We want good jobs in our part of the state but we also appreciate clean ground water and clean air. Before we take risks, especially with air and water, we want to know the facts and have a voice in the debate. We want local control where appropriate, and representation of our interests in Madison when not. We don’t want what happened in Flint, Michigan where an entire city got 20 months of stinky water because of decisions imposed by a non-elected administrator.
But today, like in Flint, there is trouble. According to Kathleen Vinehout, “The Towns Association called Senate Bill 464 one of the most damaging bills to local control in recent memory.” It freezes in place laws on an industrial development once any minor related permit is approved. The League of Conservation Voters is warning people now about Assembly Bill 554, which would allow Wisconsin communities to sell city water systems to private, out of state companies. Senate Bill 493 about fish farms was introduced one day and in public hearing the next. Fish farms might be a good development idea for us but, as noted in a recent Milwaukee Journal Sentinel article, it would allow digging around waterways, and even allow wetlands to be filled in without DNR oversight. Lakes and streams belong to the public. Fish farming should have a good debate and be done right.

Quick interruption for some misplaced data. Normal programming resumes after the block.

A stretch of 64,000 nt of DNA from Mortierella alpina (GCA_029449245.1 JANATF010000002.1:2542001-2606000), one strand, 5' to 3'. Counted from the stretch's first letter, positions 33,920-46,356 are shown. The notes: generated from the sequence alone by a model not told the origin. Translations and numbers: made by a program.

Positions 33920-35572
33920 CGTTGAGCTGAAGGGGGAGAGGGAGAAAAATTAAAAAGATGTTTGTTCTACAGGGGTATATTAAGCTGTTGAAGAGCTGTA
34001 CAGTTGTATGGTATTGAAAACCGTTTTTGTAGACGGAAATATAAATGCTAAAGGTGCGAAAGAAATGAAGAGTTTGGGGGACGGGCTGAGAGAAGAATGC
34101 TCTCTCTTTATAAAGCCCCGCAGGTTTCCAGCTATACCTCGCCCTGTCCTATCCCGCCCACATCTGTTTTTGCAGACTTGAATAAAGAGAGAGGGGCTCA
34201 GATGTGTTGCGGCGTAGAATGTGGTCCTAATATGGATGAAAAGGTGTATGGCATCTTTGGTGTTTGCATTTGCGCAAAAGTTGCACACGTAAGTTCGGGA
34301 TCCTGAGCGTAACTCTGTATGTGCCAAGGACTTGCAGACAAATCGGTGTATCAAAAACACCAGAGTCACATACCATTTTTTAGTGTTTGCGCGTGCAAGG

We’ve got important water issues looming as good water becomes more precious. Unfortunately, with one-party rule in Madison, secret bill writing and rapid approval on bills affecting our water and air have become the norm. Democrats and moderate Republicans are getting run over by extreme ideology coming from Tea Party Republicans and the Koch brothers who seem to want to push development at any cost.
Some people think the pendulum is simply swinging back, but it is quite a bit more like a wrecking ball. We have unfortunately sent some far-right ideologues to Madison. Like in Flint, we can’t trust them to know what is good for us, especially without open government, plenty of time to understand the issues, and robust debate. We need better balance.